"Upper position" and "baroque in nature" seem like somewhat contradictory requirements. At any rate, the Bach Cello Suites are not likely to be mastered and put away soon and they are pretty baroque. Bach has the advantage of writing for rather than against the instrument, so while the solo string pieces are really tough, they are also immensively ...


4

I think listening to and learning solos from your favourite guitarists is incredibly important. You will the form your own improvisational style as a mixture of players you really like (because you like their tone or style) and your own. Transcribing solos is a great way to fully understand how a player is interpreting a set of changes, and shows you ...


4

I would call what you want to do - playing melodies by ear. It's easier to do on piano because of the logical way the keyboard is laid out. Ascending one key is always a semitone higher, descending lower. Piano was the first instrument I learned to play and I quickly developed the ability to play any melody by ear on the piano. With guitar, it took ten ...


4

A nice addendum to Caleb Hines' answer is that if you take all the most common intervals, you get M2, m3, P4, P5, M6, and m7, which is the Dorian mode. What's significant about this is that the Dorian mode is a point of symmetry in our diatonic scale. If you use D as a center point and move both up and down in perfect 5ths, you end up getting the diatonic ...


4

What I think you should be able to do is: Play the melody fluently; if you can learn it by heart, even better, but if not don't worry. Play the melody slightly varied. If you listen to the same jazz song by many artists, you'll see that none of them play it the same. Everyone changes it a bit here and there. That's something you'll have to do yourself. ...


3

You seem to be mistaken in thinking that playing scales means you have to play the same scales as everyone else - you don't. In fact, even playing chords and/or arpeggios is a form of playing scales. A scale is, informally, nothing more than a system of dividing a range of frequencies into discrete steps. So saying you 'refuse' to learn scales is, in a ...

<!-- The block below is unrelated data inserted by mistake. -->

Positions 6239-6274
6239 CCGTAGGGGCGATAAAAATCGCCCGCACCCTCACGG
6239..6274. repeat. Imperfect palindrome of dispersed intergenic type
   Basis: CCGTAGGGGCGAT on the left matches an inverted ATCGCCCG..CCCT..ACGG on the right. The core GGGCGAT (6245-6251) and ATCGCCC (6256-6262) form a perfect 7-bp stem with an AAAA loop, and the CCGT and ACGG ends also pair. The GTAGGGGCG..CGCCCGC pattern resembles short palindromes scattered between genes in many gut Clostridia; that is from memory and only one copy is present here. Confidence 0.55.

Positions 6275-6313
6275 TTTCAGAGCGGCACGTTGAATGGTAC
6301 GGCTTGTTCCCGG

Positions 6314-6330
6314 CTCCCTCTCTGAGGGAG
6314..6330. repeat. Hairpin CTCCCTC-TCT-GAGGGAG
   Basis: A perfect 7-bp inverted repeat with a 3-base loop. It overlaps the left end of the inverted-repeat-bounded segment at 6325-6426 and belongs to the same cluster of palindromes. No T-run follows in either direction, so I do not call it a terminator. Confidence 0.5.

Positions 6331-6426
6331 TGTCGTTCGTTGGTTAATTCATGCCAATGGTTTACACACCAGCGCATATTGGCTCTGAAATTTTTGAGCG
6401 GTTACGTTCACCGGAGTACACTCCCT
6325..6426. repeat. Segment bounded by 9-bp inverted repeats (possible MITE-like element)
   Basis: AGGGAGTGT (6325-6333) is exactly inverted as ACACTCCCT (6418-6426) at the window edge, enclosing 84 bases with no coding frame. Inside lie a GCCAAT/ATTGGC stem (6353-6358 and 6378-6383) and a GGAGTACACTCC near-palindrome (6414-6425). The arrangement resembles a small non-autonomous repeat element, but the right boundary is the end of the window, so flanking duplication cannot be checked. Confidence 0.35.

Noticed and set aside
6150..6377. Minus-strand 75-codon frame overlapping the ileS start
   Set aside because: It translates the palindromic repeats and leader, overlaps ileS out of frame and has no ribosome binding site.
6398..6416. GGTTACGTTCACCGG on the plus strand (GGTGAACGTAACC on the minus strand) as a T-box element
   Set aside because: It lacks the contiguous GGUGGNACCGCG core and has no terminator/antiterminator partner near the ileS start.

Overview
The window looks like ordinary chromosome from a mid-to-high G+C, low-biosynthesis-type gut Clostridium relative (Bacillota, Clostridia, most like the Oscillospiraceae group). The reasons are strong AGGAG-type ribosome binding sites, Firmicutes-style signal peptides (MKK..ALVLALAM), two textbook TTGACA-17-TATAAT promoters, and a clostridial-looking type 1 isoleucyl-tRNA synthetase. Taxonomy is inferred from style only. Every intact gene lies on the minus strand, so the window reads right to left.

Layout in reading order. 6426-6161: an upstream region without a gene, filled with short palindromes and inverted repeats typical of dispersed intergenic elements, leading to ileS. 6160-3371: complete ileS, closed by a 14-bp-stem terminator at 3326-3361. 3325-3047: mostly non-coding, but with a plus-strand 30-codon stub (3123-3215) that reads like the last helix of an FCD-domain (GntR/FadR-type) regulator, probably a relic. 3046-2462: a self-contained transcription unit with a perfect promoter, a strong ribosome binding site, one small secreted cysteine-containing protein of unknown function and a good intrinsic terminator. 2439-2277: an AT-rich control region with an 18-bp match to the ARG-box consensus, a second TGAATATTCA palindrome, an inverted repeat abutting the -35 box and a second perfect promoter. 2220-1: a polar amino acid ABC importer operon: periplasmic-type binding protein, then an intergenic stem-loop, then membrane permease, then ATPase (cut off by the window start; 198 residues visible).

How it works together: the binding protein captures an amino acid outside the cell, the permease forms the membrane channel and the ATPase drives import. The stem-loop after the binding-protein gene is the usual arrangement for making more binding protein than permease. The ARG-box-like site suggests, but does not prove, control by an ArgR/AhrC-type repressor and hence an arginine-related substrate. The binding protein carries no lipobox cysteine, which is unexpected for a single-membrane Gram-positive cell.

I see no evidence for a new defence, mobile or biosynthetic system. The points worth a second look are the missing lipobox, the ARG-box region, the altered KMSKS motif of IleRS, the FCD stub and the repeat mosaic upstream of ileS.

3

Do you have a gut-string Baroque cello and a Baroque bow, or are you playing a modern steel-string cello with a modern bow? For historically-informed, period-correct playing with a Baroque bow, check out publications by Baroque string instrument educator Martha Bishop, who lives in Atlanta, Georgia, USA. These resources may be worth checking out even if you ...


3

Listen to Louis Armstrong. He often plays the melody, but never without a special touch, getting there a little early, leaving a little late. Adding a subtle filigree of ornamentation. Never overplaying. And don't let it bother you that he is a horn player and you are not. Satchmo has been the teacher of every kind of musician - guitar players, piano ...


3

These interval exercises are good for dexterity but in my opinion they are only of limited use when trying to improvise a melodic solo. The patterns sound too predictable when used without modifications. Furthermore, all notes of the scale are given the same weight (or importance), and this is usually not the most musical way of using the notes of a scale, ...


3

With the guitar being a positional instrument, meaning one can play the same tune in many different keys but retain the same fingering and strings, merely moving where on the neck the tune is played, then knowing note names as the tune unfolds is not necessary. The relationship between the tonic and other notes, as far as where they are relatively speaking, ...


3

This is a very broad question, and each individual subquestion is very broad by itself, but I'll try to point you in the right direction. You should grab a copy of either Mark Levine's "The Jazz Theory Book" or Robert Rawlins' "Jazzology". In my experience, those are the most recommended general jazz theory books. Check reviews in Amazon and similar sites ...


2

I feel that the answers above are missing some important points. I've been a jazz musician for close to 20 years now, I started in my early teens, studying on weekends at a top conservatory, later went to music school for college, and have worked on and off as a professional musician since. That said, I will never forget the day, when I was 16, when it all ...


2

Check out Scott's Bass Lessons https://www.scottsbasslessons.com/. He creates educational videos for all abilities. Most of his videos are free but he also has a paid for area with access to more resources.


2

One solution could be to find some more spazz-loving dudes/dudettes and freak out with them together with all the coffee you like. When that's out of your system you're probably more mellow with the other band. Side effect: some interesting music might be produced. Win-win.


2

I drank half a bottle of coke the other day (a big one) which led to a 4 hour session of music making. So I know where your coming from. Here are some things that help me. Lows are underrated, don't knock them. Just make sure you are generally eating and drinking well so you do have the energy I think what your describing is anxiety, so have a google of ...